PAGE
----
Pieta is more fun to write about than it is to watch. This is a film with an abundance of ideas, all executed with a preponderance of dense symbolism tangled within grim, disturbing imagery that distracts, rather than complements its themes. It’s not a pleasant viewing experience, sodden with violence and sordid sexual themes. There’s a lot to think about, but little to enjoy.
The story concerns a remorseless, ruthless loan shark who charges exorbitant interest and collects by crippling his debtors and taking the insurance. He encounters a strange woman who claims to be his mother; he treats her assertion with violent skepticism then acceptance. The first act of the film contains the majority of the unpleasantness; it opens with a wheelchair-bound man committing suicide and then features merciless violence and an impure, incestuous bond between the loan shark, Gang-Do (Jeong-jin Lee) and his apparent mother, Mi-Son (Min-soo Jo).
Pieta takes its name from Michelangelo’s sculpture of the Virgin Mary cradling Jesus in her arms, and this allusion is not accidental. Mi-Son is a complicated figure, representing sacred innocence and vengeance at once; the Old and the New Testaments together. She is more than that, too; the story is a twisted version of Dickens’ A Christmas Carol, with Mi-Son the Ghosts of Christmas Past, Present and Yet to Come. Gang-Do encounters the victims of his cruel modus operandi, physical manifestations of guilt left in rags or serene acceptance. The parallel seems intentional: director Ki-duk Kim lingers on chains and locks and hooks – like those that encase Marley’s Ghost in Dickens’ tale – and finds the loan shark in a living grave by the last act, as did the Ghost of Christmas Yet to Come.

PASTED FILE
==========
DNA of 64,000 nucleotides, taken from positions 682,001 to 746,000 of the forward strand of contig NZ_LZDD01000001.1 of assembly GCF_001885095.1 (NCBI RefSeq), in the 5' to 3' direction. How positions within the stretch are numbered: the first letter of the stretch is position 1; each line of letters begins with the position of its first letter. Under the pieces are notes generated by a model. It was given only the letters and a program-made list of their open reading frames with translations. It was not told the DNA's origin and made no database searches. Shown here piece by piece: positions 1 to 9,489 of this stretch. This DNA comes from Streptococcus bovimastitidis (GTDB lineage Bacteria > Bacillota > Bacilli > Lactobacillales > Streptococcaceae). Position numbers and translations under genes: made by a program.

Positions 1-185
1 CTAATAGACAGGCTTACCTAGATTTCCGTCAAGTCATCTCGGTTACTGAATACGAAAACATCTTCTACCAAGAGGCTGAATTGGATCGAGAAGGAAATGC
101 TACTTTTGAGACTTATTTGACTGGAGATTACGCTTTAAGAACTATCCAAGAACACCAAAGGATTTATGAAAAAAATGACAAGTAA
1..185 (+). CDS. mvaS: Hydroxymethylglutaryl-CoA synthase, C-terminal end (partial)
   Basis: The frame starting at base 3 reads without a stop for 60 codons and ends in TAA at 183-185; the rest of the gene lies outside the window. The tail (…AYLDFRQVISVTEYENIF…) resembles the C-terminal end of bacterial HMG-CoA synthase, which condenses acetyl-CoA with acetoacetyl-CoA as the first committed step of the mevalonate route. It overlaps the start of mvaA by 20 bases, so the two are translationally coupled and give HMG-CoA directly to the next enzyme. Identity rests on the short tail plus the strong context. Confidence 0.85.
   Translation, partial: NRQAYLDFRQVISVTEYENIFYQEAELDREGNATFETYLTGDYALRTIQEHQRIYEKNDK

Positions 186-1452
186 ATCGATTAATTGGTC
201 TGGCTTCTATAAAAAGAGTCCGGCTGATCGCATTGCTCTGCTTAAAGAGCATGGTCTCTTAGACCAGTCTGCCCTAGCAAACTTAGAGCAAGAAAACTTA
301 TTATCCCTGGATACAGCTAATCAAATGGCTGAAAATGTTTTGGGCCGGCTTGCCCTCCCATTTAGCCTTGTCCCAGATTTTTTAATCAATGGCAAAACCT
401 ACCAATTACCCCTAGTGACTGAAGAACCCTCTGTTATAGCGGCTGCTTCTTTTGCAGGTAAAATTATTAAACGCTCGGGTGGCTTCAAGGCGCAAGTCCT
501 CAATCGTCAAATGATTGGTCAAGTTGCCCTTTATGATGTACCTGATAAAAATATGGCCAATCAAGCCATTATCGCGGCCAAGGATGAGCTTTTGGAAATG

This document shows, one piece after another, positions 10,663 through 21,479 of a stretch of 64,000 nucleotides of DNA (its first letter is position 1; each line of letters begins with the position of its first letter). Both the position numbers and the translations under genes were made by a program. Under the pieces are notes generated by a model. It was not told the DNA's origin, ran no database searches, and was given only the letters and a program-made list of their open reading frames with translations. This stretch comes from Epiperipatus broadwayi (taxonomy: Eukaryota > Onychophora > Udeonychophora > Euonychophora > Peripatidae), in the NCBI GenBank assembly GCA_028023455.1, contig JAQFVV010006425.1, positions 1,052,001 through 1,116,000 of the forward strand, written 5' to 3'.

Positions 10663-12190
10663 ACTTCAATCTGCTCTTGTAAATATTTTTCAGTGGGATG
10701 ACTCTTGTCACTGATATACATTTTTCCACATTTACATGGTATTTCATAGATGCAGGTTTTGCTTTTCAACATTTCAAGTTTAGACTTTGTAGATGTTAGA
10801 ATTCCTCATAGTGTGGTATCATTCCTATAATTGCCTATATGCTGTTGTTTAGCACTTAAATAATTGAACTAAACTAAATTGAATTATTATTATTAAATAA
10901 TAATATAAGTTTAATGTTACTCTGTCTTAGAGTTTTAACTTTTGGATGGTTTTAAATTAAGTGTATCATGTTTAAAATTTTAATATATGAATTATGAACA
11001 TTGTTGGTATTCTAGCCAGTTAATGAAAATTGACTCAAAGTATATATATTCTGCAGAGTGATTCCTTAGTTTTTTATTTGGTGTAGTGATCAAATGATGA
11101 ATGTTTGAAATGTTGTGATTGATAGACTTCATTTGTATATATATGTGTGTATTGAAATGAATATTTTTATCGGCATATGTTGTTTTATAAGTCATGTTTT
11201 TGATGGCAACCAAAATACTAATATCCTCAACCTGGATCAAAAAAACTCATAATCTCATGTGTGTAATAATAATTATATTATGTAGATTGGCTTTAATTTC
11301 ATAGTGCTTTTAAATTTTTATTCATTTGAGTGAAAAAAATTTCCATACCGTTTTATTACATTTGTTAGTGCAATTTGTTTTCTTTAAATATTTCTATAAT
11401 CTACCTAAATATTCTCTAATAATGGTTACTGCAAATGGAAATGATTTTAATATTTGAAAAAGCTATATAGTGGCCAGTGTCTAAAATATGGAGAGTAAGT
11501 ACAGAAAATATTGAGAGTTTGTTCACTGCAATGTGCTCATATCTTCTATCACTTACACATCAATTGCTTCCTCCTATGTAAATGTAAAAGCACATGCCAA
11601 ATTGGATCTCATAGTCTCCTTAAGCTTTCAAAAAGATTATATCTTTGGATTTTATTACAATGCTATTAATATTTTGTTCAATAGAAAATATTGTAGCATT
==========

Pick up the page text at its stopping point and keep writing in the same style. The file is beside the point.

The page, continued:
Symbolism is omnipresent. Gang-Do’s apartment is piled with rubbish, while all his victims seem to toil at oppressive machines that are perfect for both punching holes in belts and irreversibly hobbling men. This machinery evokes a sense of inhumanity, the same sense of cruel capitalism that Dickens railed against in his Christmas parable. When Gang-Do ventures from the tangled dirty streets, the hills are invariably painted golden-brown, the colour of a land dying.
But this carol does not deserve to stand along Dickens. The characters here are personifications of despair, vengeance, hope, redemption, suffering, ruthlessness … but they aren’t people. This seems to be a conscious choice, to work in archetypes like a Leone western, but it works against the moments of distasteful, often sexual violence. The camerawork is predominantly handheld, the zooms similar to that of an amateur home video, and it’s out of place with the grander themes Kim seems to want to interrogate.
Ultimately, Pieta finds itself torn between the demands of a gritty, naturalistic crime drama and a larger-than-life meditation on guilt and the possibility of redemption. Despite the intriguing ideas at its centre, it feels like two immiscible halves churned together to produce a foul concoction, the raw, unpleasant dirtiness poisoning the film’s attempts to ponder loftier concepts.